The question then arises why positive and negative charges in a plasma do not annihilate one another. The reason is that besides opposite charges, opposite times must also cancel out. For the electron time moves in the forward direction while for the positron time moves in the backward direction. Hence time also cancels out leading to two photons which move at the speed of light for which time stands still.

The same rules must also apply for neutral matter and antimatter annihilation because neutral matter is made up of protons, electrons, and neutrons while neutral antimatter is made up of antiprotons, positrons, and antineutrons. While neutrons and antineutrons have no charge, they have opposite spin and hence their spins must cancel each other. The cancellation of spin should also apply to neutrinos and antineutrinos when they interact since they also carry opposite spin. CRT is a symmetry where C (charge conjugation) stands for matter or antimatter charge, R stands for rotational spin clockwise or counterclockwise, and T stands for time moving forward or backward. Hence, we need cancellation of charge for charged particles and antiparticles, cancellation of spin for neutral particles and antiparticles, but cancellation of time in all cases which is the condition that must always be met for particle-antiparticle annihilation to take place.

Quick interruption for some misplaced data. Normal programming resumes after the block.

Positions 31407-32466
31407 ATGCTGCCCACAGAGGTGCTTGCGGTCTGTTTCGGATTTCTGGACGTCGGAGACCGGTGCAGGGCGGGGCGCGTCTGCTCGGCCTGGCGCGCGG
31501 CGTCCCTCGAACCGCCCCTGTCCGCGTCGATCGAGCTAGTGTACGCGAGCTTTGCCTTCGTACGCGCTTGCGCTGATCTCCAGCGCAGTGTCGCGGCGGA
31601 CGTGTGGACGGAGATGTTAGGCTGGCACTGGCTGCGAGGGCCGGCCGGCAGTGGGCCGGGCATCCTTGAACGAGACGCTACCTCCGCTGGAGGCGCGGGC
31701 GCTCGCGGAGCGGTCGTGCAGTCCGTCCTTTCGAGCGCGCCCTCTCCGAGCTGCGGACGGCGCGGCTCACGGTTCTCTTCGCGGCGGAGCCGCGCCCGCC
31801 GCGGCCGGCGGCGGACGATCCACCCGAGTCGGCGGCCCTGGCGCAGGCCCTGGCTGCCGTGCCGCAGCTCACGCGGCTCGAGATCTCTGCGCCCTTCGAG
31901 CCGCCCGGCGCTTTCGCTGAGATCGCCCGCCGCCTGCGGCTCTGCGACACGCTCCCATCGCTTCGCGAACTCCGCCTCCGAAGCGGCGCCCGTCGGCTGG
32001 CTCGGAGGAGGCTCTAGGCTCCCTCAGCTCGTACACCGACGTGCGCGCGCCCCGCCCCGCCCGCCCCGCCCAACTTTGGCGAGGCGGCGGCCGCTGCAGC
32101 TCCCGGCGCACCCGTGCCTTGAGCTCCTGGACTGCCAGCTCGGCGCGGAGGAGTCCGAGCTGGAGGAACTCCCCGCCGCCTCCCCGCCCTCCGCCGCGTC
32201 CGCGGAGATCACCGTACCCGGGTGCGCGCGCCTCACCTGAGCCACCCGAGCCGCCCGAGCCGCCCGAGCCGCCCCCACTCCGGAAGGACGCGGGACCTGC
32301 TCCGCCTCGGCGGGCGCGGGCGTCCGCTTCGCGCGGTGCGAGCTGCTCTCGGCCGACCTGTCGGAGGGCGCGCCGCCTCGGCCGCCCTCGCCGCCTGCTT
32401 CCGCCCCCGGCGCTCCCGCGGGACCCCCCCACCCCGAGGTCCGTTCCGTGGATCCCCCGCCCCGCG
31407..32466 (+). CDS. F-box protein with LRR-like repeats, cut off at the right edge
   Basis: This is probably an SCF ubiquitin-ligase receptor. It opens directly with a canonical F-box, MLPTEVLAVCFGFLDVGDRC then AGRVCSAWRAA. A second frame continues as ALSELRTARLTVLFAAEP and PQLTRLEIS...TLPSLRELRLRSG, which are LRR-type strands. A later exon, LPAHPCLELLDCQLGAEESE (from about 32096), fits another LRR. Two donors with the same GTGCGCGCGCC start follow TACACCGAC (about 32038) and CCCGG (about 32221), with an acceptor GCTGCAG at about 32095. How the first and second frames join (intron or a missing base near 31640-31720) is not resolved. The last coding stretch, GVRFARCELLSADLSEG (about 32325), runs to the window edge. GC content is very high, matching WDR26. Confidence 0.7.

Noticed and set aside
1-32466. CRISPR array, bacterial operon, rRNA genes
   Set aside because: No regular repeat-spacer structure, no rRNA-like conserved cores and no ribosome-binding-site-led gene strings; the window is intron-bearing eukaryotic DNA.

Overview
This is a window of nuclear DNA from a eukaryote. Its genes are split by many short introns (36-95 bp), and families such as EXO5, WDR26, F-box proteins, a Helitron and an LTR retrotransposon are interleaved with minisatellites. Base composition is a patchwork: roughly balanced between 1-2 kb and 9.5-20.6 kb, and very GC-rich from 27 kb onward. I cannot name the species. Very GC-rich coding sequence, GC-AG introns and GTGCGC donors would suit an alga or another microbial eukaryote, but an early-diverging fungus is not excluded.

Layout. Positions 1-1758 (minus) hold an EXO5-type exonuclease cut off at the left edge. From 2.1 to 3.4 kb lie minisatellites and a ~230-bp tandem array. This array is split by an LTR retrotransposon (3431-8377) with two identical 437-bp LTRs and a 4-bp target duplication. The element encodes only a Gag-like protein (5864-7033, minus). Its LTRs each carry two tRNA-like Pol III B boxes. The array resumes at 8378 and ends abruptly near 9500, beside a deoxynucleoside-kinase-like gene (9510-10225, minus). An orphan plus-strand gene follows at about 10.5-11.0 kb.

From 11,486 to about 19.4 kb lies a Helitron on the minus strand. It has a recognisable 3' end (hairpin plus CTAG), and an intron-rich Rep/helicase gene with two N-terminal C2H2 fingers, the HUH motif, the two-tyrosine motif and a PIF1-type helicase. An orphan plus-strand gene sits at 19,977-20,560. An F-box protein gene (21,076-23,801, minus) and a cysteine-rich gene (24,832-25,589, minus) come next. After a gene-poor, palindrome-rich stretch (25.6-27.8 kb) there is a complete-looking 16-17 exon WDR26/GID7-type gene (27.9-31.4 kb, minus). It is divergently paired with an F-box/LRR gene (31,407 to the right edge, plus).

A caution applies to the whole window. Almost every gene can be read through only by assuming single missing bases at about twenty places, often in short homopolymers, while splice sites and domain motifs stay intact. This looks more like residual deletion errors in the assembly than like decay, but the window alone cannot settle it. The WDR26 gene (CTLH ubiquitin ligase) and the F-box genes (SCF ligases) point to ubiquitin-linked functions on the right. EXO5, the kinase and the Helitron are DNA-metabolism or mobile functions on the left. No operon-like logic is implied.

2. Particle Antiparticle Reactors

Antimatter has been considered as a trigger mechanism for nuclear weapons, and as the possibility of creating thermonuclear energy [3]. We propose an alternative method of creating energy by shooting electron-positron or proton-antiproton beams at each other and using the energy released as a means of producing commercial energy as in a fission reactor without the radioactive byproducts. This type of energy production should be compared to the proposed fusion reactors such as magnetically confined or inertially confined fusion with the advantage of 100% conversion of the mass in the two beams into pure energy, a conversion factor that neither fission nor fusion can reproduce, and without the need for raw materials uranium-235 or plutonium-239 that would be needed for fission, or deuterium and tritium needed for fusion reactions to take place.

3. Conclusion

A reactor in which antiproton beams are made to collide with electron beams of the same velocity should be an advantageous scenario to consider since the antiproton is 1836 times heavier than the electron. Hence for the same beam volumes (equal length and radius), the ratio of the densities of the antiproton beam to the electron beam would be 5.45 × 104, thereby reducing the necessity of producing intense antiproton beams.

Conflicts of Interest

The author declares no conflicts of interest regarding the publication of this paper.


[1] Fleisch, D. (2019) A Student’s Guide to Vectors and Tensors. 182.
[2] Irani, A. (2021) Dark Energy, Dark Matter, and the Multiverse. Journal of High Energy Physics, Gravitation and Cosmology, 7, 172-190.
[3] Gsponer, A. and Jean-Pierre, H. (1987) The Physics of Antimatter Induced Fusion and Thermonuclear Explosions. In: Velarde, G. and Minguez, E. (Eds.), Proceedings of the 4th International Conference on Emerging Nuclear Energy Systems, Madrid, 30June-4 July 1986, 166-169. arXiv:physics/0507114